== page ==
UMMC physician gives a 'thumbs up' after receiving first of two-dose COVID-19 vaccine
Other than “a little arm soreness,” Laurie Kilbury Taylor, DO, an attending physician in the Emergency Department at United Memorial Medical Center, said she had no problem with the initial dose of the Pfizer COVID-19 vaccine and is looking forward – for a number of reasons – to completing the process.
Kilbury Taylor (pictured above) was among the first UMMC staff members to receive the vaccine – “I felt very privileged to be invited to be in the first group,” she said – and said all of her colleagues are on board with being vaccinated.
She took part in a Zoom videoconference interview this morning to give an update on how she is feeling and share some of her other thoughts after getting the first of two shots last Thursday.
“Right afterwards, I felt normal. There was no pain .. I had no side effects; I had no allergic reaction,” she said. “And then, I think later on in the day, I felt a little arm soreness and that extended until the next day.”
She said she took some ibuprofen when she got home and again the next day.
“That was about it. Since then, then I’ve been fine,” she added.
Kilbury Taylor said the procedure is similar to the flu and other vaccinations, noting that the arm soreness “is to be expected when they stick a sharp needle in your arm.”
“Maybe it was a little bit more than what the flu shot was, but much less than, say, the tetanus shot,” she said.
Still, she said she had no restriction of motion and was able to do everything she needed to do.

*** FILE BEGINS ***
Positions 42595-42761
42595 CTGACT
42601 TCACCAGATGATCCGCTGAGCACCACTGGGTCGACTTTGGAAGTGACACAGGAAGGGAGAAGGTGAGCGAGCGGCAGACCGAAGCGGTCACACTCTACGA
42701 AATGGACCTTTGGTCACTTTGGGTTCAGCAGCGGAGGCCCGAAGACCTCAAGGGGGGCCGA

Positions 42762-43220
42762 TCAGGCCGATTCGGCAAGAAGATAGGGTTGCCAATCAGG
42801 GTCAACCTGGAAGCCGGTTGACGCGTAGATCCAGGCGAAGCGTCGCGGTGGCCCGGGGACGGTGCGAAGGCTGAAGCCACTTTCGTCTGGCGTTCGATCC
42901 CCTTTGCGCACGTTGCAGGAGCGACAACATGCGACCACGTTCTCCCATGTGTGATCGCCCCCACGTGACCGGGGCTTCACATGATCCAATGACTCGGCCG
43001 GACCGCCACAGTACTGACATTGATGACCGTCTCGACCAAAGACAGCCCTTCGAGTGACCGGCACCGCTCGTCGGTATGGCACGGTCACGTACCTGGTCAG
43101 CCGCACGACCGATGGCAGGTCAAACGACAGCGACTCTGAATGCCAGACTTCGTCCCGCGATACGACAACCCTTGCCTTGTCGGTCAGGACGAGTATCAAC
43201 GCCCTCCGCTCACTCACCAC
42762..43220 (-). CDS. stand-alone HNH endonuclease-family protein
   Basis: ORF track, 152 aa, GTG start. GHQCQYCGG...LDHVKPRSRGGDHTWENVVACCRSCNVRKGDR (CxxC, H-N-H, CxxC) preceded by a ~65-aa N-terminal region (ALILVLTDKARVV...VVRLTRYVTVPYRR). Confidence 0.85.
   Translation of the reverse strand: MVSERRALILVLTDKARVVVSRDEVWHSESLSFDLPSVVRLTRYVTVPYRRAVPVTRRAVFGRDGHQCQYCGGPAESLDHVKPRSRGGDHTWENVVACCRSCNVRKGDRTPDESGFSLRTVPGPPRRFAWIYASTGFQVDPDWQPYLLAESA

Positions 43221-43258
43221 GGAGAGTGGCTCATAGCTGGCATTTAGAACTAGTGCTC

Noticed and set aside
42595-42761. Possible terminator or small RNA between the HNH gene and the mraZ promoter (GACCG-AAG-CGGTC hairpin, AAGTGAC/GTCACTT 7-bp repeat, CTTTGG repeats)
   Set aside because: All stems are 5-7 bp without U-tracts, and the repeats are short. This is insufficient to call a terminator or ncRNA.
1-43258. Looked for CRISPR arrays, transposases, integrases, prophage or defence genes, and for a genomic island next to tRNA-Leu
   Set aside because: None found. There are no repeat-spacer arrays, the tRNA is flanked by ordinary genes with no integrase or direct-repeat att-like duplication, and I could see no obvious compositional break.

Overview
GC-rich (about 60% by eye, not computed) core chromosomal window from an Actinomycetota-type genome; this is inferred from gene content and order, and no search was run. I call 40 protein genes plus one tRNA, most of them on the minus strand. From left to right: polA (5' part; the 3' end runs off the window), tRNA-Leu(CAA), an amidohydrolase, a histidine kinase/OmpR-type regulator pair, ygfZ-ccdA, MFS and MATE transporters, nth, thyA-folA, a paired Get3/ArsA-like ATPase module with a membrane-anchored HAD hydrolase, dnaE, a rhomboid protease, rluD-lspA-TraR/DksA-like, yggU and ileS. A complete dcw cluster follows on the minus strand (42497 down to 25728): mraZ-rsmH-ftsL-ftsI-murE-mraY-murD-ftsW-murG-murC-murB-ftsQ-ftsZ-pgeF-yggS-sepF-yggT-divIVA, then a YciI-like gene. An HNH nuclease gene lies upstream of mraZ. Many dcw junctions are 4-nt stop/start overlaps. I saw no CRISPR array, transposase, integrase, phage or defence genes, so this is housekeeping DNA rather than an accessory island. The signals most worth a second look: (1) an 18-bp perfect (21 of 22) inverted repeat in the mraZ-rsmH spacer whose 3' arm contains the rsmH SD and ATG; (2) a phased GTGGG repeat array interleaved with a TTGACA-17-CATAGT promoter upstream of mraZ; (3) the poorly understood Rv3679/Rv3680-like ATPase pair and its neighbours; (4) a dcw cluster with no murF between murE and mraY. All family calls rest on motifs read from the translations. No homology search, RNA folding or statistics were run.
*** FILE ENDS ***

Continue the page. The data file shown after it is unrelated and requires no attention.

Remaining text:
According to the Food & Drug Administration, side effects of the vaccine typically begin within two days and are resolved a day or two after that. The most common consequences listed are tiredness, headache, muscle pain, chills, joint pain and fever.
On a personal note, Kilbury Taylor shared that her 83-year-old mother, who has some medical issues, lives with her.
“I am always worried about coming home and having to take care of her and possibly transmitting COVID to her unknowingly because there are some asymptomatic carrier people,” she said. “Also, myself, if you haven’t noticed, I’m a little older and I do have asthma. So, for me being working in an environment where I’m constantly confronted with patients that have COVID or suspected COVID – although I’m wearing PPE (Personal Protective Equipment) -- it only takes once to touch your face when you don’t realize you’re doing it.”
Kilbury Taylor said the vaccine provides hope of ending the pandemic and help “to reduce this so we can get back to somewhat normal lives.”
“I am very hopeful that this can help us take care of our patients better, with more confidence. I hope that it will reduce transmission, and I hope, most importantly, is to reduce the severity,” she said. “Some of these people get very, very sick, and it may not prevent getting infected but it may – as the flu shot does – decrease the severity of the illness if you do get sick.”
She said she is scheduled to get the second of the two doses on Jan. 4. The two doses combined reportedly are 94- to 95-percent effective.
She also encourages people to not believe everything they read or hear on the internet or on social media.
“Despite the fear you see on the internet, those aren’t reputable sources … It was very easy, very little discomfort,” she said. “I’m excited. It’s something you can do for your family and the community …”
Kilbury Taylor said the vaccine gives her some “reassurance” that eventually she will have some protection against the virus.
“It’s not instantaneous. It takes a few weeks to build your immunity and get the booster shot. We, of course, will continue to use the PPE and wear our gowns and our masks and our shields, our gloves – and wash in and out – but it’s a sense of hope that eventually these restrictions will be relaxed,” she said.
Other doctors and medical professionals are ready and willing to get the vaccine, she said.
“They can’t wait to get the vaccine, and they’re worried. 'Are they going to run out before I get mine?’ is the biggest concern of the physicians.”
Photo courtesy of Rochester Regional Health.